zippyb Mon 27-Jan-03 15:57:47

Thanks Katherine & Batters - really makes me feel that I am not alone in this! I know we all want the same things for our children - to be happy & well liked. I am going to be 'brave' & try to arrange a play date for DS soon - just wish I had more confidence & then I wouldn't worry so much!

Jaybee Mon 27-Jan-03 16:12:30

Could you have a word with one of the nursery teachers to find out which children your ds tends to play with, try and work out which ones they are and try and start up a conversation with one of the Mum's, try and spot one that seems to be in a similar position to you, i.e. dops of child at nursery and then heads home, try to avoid any of the group of Mum's who are chatting away together and have probably known each other since antenatal class. A simple line such as 'oh this is Junior, I understand from the teacher that he and ds are becoming friends'.

zippyb Mon 27-Jan-03 16:22:32

Thanks jaybee - very useful tip - think I will try that.

Katherine Mon 27-Jan-03 16:37:28

Also if you want want to throw your own party and want to invite DS friends but don't know who they are, just ask one of the staff members. I did this with DS and they were v. helpful although I never got around to organising the party as would have had to plan it well before the summer holidays and I'm ust not that well organised. Hopefully this year will have visited the houses of all DSs friends for their parties already so can hand deliver invites at the right time.

Tinker Mon 27-Jan-03 19:13:45

You're definitely not alone worrying about this. Even into Reception, I felt my daughter didn't get many invites but heard about other parties. She wasn't remotely bothered (or didn't appear to be) but I felt hurt on her behalf. But this year she has been invited to virtually all the parties there have been. I think most early parties are children known to the mothers and where I live, I think a lot of the mothers have known each other since their own schooldays.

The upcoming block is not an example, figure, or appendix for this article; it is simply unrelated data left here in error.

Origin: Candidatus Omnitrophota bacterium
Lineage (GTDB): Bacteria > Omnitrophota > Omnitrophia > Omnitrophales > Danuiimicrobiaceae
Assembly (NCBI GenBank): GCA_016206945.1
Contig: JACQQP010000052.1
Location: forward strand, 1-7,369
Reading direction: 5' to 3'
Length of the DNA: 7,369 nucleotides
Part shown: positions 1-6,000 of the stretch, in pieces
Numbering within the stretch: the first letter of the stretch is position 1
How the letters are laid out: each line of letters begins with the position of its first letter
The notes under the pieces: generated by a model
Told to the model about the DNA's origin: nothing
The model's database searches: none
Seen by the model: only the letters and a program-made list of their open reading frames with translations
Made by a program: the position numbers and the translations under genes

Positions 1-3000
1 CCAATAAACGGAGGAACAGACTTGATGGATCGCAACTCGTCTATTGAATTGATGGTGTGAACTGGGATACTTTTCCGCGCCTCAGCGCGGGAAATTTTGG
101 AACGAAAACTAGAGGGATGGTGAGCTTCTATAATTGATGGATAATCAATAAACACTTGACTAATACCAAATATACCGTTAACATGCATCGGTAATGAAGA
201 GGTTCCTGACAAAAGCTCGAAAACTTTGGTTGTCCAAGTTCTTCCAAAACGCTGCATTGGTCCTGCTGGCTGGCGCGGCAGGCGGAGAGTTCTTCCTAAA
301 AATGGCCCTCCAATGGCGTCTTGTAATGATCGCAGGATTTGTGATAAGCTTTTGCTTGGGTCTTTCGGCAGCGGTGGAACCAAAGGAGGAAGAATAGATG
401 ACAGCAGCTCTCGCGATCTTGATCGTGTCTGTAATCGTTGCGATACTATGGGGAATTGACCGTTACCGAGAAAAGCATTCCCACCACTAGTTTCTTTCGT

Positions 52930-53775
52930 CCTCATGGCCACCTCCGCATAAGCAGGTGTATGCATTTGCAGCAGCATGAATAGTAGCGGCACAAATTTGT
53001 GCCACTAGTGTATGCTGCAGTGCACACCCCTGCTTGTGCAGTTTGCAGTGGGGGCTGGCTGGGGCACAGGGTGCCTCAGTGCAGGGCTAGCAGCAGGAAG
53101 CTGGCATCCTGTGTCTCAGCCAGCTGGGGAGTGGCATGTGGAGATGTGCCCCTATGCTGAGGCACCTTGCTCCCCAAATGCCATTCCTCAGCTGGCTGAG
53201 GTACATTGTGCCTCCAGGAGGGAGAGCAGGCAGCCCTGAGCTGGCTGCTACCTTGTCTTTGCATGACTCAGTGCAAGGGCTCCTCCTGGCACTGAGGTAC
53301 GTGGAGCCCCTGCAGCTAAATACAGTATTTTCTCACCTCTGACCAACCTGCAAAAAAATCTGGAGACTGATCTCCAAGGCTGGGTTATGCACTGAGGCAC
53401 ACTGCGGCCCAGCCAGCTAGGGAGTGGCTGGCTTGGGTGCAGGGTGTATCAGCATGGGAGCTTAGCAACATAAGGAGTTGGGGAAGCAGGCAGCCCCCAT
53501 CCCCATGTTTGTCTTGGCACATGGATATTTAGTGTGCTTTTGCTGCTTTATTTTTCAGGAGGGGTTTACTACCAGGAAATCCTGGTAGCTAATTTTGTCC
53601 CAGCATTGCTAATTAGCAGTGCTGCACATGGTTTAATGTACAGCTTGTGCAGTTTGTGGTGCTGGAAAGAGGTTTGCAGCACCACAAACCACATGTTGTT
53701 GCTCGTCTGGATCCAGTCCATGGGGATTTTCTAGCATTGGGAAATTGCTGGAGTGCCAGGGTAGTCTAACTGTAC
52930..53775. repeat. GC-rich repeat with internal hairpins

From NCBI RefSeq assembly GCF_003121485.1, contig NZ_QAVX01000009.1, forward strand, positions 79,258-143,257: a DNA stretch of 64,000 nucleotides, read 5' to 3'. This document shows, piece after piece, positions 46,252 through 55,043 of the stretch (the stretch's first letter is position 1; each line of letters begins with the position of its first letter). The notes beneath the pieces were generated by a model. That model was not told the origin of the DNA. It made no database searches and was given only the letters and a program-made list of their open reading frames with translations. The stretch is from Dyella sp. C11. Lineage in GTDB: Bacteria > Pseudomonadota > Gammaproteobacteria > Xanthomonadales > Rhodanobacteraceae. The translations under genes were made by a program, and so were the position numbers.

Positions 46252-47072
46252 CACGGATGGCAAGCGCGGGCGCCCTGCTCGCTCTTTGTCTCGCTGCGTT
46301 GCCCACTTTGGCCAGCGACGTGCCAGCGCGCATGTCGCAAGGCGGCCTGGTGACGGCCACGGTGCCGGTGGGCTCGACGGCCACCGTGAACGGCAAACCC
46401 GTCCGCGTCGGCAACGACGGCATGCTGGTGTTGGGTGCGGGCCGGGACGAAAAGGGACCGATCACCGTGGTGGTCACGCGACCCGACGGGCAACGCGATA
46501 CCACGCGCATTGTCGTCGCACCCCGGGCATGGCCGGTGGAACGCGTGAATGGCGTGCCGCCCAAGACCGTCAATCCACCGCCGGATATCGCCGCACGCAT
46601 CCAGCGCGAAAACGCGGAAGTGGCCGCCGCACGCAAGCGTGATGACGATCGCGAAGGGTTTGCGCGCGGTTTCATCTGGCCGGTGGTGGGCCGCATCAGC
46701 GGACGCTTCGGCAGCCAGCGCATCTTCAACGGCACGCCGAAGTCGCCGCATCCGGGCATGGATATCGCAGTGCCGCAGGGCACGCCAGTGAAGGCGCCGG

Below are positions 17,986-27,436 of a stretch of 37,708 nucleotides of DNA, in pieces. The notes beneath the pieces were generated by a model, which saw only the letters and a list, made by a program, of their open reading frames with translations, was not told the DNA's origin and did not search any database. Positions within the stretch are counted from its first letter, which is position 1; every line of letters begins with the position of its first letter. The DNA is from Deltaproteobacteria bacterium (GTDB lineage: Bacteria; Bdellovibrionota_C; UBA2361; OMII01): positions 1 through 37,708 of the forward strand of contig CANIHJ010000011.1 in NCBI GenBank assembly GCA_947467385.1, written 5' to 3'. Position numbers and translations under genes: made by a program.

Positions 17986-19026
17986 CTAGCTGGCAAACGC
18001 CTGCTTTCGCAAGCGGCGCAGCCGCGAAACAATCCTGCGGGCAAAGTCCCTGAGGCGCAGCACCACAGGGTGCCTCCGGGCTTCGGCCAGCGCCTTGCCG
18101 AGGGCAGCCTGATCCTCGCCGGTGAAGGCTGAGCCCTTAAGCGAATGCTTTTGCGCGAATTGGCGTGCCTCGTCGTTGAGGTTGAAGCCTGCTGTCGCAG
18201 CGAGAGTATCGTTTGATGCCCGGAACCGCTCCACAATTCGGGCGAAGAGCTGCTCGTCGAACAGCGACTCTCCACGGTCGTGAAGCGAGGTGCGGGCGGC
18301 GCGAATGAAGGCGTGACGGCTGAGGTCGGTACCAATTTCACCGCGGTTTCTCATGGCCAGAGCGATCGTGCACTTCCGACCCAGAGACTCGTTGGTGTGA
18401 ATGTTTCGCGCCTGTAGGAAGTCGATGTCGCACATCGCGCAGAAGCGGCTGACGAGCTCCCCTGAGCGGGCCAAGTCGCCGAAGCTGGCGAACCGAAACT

But once they establish their own friendships, it all changes!

ANNIE1 Tue 28-Jan-03 04:08:36

Hi, definitely think the whole party thing is very stressful! At nursery (and earlier) who gets invited to parties depends on who the mum knows so if my dd doesn't get invited, I'm devastated-they don't like ME!!!!

zippyb Tue 28-Jan-03 10:43:46

Yes you are so right!! I feel rejected & feel it must be my fault if DS does not get invites - the social politics of the school yard are a complete mystery to me - really tempted to just rush DS into school a little later just to avoid standing there wondering who I should try to chat to! And I thought the hard part was getting pregnant & coping with a new born!!!

CAM Tue 28-Jan-03 11:22:19

No zippy, the big wide world is far crueller!!

RagDoll Wed 29-Jan-03 16:07:17

You are probably worrying unnecessarily. Maybe you have started a trend at playgroup of just having partybags ... I am sure he will get invited to a party soon but a good way to ensure this is to have one yourself, and invite his friends home - it doesnt have to be a birthday party, a tea one afternoon, or wait till the summer and invite some mums and children for a play (a great way to make friends for both of you). Bear in mind though that when they do start having birthday parties its not always possible to invite every single child and you shouldnt take it personally if your son is not invited! If it helps, my nephew age 3, has only been to about 2 parties thus far so maybe people arent holding them that young yet!

tigermoth Thu 30-Jan-03 13:32:31

just to turn this around a little, can I post a message to any party-givers:

Please don't invite most of the class, leaving out just a few. And don't hold the party in a popular public place.

An 8 year old boy in my son's year held a football party for the boys in his class - he invited about 10 and left out 4, including my son. My ds wasn't too upset at the time - football is not his favourite sport. On the day of the party we went to our local leisure centre swimming pool. The pool was unexpectedly closed for an hour so we ended up in the cafe within feet of the football party goers nearing the end of their post match tea. My son was so downcast seeing his friends enjoying themselves and shouting hellos to him. He refused to leave the cafe, even though I tried to drag him away.